The Empty Balcony: The One I Love

When The One I Love was getting set for release, its star, Elisabeth Moss, was making the rounds of the talk show circuit. I caught one of her appearances, I forget which show, and she was cagey about the plot. She was concerned about giving away the big spoiler in the film. The trailer, having gone through the hands of a marketing department, does everything short of spoiling the big reveal. In the trailer, a troubled couple, Ethan and Sophie (Mark Duplass and Moss), take a weekend retreat to one of those gorgeous houses that so many dream of, and only a few have. There’s a guesthouse on property, and something weird is going on inside. Throughout the trailer, the idea that something is going on inside that house is pounded home again and again and again. Okay, we get it! There’s a unique plot twist ahead and you don’t want to tell us potential viewers what it is, but calling so much attention to it makes you seem desperate for viewers. I hate the trailer for this movie. It crows at the audience like a child on a diving board, calling out for mom or dad to watch the sick cannonball they’re about to do. Just jump in the pool, kid. Mommy is having a grownup conversation.

Many reviewers have cooperated with the filmmakers’ desire for secrecy surrounding the plot, but one need go no further than the internet for spoilers. For my part, I do not feel I can write about this film honestly while avoiding the plot like it’s a land mine. So, if you are a reader who wishes to go into this film ignorant, I leave you with this: The One I Love is a good film. Go ahead and watch it free from any concern that you are about to encounter a stinker. If you have been The One I Lovepoisoned by the awful trailer, the reveal may not live up to your expectations, but I doubt you will have predicted ahead of time what’s going on in the guesthouse.

For those of you who have stuck around, here come the spoilers.

The guesthouse is not empty. When one of the couple, either Ethan or Sophie, enters the house, a double of their significant other seems to appear out of nowhere. For example, if Sophie enters the guesthouse, leaving Ethan back at the main house, another Ethan all of a sudden appears from the bedroom or the bathroom, and this Ethan is everything that the other Ethan is not, and vice versa. The doubles seem to be a manifestation of all the good things that Ethan and Sophie like about each other. Gone are the little things that chip away at the edges of a relationship, or the things grown so big that they can no longer be ignored. If a person is in the guesthouse, the significant other they encounter is almost a fantasy version, a phantom from the early days of love when no wrong could be done and no slights proffered. It is left to the denouement to reveal the origins of these others, but a viewer’s first instincts is to think of the others as a concrete reminder that no matter what has happened in the relationship, no matter what damage may have been done, there is love still present. Look beyond the troubles, begin anew.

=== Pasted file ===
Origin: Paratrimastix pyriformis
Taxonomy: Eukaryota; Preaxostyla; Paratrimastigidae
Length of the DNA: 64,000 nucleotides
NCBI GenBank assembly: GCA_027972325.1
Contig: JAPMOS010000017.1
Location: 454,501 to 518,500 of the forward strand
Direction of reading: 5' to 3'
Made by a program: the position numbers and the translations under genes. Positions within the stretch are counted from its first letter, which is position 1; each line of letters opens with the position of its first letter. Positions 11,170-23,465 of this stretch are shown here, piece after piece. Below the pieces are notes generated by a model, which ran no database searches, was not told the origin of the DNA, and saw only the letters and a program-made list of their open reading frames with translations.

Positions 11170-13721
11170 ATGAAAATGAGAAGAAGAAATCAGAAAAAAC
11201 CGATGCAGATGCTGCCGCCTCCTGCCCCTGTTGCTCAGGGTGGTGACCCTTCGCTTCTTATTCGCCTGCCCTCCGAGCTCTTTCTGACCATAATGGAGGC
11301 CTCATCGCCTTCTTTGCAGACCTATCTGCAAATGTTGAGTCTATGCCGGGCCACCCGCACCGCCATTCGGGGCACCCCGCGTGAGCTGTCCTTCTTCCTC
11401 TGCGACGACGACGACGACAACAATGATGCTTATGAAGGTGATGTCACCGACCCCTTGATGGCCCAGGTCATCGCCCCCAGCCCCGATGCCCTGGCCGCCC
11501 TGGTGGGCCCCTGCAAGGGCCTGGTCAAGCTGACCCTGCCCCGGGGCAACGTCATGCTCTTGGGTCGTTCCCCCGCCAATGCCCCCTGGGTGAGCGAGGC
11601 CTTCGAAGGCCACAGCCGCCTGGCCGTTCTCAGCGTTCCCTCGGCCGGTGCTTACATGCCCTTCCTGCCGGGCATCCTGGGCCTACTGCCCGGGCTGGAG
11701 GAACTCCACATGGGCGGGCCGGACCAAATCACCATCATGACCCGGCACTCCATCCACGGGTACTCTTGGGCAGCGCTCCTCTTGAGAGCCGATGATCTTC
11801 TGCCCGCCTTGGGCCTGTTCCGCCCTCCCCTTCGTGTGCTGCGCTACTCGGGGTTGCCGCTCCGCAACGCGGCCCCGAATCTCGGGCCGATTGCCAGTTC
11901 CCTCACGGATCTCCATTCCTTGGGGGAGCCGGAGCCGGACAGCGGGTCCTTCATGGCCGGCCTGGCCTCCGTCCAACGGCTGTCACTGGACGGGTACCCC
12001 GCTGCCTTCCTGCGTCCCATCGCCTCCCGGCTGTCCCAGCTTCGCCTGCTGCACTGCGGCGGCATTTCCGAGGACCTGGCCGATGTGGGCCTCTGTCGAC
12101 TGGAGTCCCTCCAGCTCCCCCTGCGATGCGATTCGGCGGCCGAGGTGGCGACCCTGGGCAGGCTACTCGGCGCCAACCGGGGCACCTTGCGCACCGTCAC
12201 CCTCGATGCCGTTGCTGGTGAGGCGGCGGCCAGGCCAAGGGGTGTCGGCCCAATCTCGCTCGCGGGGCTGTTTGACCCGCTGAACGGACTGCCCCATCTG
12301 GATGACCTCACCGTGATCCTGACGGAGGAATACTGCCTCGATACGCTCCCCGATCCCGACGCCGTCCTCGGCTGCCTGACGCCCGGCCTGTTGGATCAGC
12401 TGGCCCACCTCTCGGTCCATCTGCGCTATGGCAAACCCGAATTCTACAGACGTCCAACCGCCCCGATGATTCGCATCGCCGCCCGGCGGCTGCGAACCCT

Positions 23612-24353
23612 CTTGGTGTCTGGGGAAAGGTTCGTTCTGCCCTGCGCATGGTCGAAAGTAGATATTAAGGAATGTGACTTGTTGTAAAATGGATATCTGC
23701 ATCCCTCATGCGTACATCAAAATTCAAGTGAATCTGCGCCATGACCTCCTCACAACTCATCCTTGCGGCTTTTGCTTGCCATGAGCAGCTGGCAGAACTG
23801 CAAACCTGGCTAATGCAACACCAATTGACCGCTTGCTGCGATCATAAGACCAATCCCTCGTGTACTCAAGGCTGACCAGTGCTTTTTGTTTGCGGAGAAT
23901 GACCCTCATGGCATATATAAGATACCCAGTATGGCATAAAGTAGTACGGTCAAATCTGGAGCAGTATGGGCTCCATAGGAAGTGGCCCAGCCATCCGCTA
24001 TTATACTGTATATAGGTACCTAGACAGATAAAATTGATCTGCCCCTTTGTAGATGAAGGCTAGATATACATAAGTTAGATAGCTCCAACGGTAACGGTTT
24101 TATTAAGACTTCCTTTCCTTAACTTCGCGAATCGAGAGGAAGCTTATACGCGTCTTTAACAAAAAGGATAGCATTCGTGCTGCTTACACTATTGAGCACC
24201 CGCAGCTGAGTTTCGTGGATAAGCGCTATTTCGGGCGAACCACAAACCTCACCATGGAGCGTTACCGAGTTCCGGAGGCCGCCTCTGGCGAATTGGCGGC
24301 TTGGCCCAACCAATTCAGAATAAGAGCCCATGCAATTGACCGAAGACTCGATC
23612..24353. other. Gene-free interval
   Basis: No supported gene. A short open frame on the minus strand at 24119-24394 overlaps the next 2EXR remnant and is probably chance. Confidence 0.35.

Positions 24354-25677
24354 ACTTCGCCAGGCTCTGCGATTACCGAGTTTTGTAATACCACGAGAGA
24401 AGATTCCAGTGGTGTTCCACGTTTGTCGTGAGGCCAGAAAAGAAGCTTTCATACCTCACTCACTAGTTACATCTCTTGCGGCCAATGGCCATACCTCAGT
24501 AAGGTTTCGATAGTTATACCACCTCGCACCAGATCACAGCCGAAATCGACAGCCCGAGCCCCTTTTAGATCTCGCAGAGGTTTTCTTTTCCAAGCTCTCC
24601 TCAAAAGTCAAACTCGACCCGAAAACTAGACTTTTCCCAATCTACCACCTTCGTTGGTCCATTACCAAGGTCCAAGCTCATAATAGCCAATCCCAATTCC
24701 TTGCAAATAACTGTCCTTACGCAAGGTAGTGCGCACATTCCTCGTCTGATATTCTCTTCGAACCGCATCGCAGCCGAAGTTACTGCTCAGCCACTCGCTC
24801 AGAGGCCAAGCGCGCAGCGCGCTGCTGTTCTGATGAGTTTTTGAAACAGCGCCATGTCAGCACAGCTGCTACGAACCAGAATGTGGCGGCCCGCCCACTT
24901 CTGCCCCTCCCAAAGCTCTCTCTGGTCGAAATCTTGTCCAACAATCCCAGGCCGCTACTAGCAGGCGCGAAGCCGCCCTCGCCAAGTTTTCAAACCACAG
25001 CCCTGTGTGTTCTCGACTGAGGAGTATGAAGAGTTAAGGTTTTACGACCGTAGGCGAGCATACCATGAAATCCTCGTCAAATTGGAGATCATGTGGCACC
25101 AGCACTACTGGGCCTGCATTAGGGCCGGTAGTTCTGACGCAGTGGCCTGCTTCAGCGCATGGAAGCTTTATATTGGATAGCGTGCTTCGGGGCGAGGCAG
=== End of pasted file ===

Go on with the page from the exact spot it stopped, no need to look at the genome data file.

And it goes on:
Is it technology? Is it supernatural? To the film’s credit, the answer is not given fully. There is still a fair amount of ambiguity left as the credits roll, but that is not a failing. Director Charlie McDowell and screenwriter Justin Lader have crafted a film that gets the wheels turning, and they do not stop after the experience is over. It’s science fiction levels of audience manipulation in a film mistakenly touted as a romantic comedy. It is a romance, to a point, but comedic? No. It is a relationship story where the protagonists encounter something bizarre and unknown. The focus of the film always remains on Ethan and Sophie even as they become preoccupied with the guesthouse.

As their preoccupation progresses, instead of coming together, as seems the intention of the others in the guesthouse, rifts begin to form, and that is when the film takes off. Ethan and Sophie, like all real couples, have genuine issues that maybe do not respond well to fantasy. Moss and Duplass are perfect for their roles as middle class Gen X-ers whose lives are threatening to unravel. But it is Moss who does the best job. Her character is deeply wounded and vulnerable, but rather than turning defensive and suspicious, she is the one willing to embrace the strangeness, to the detriment of both her and Ethan. Moss was a total pro.

I do not think it was necessary to hide the twist from potential viewers. I don’t think it would change a person’s perception of the film, simply because the reveal is not a jaw dropper. It’s interesting, it’s engaging, it’s unique, but that’s it. If only all films were interesting, engaging, and unique.

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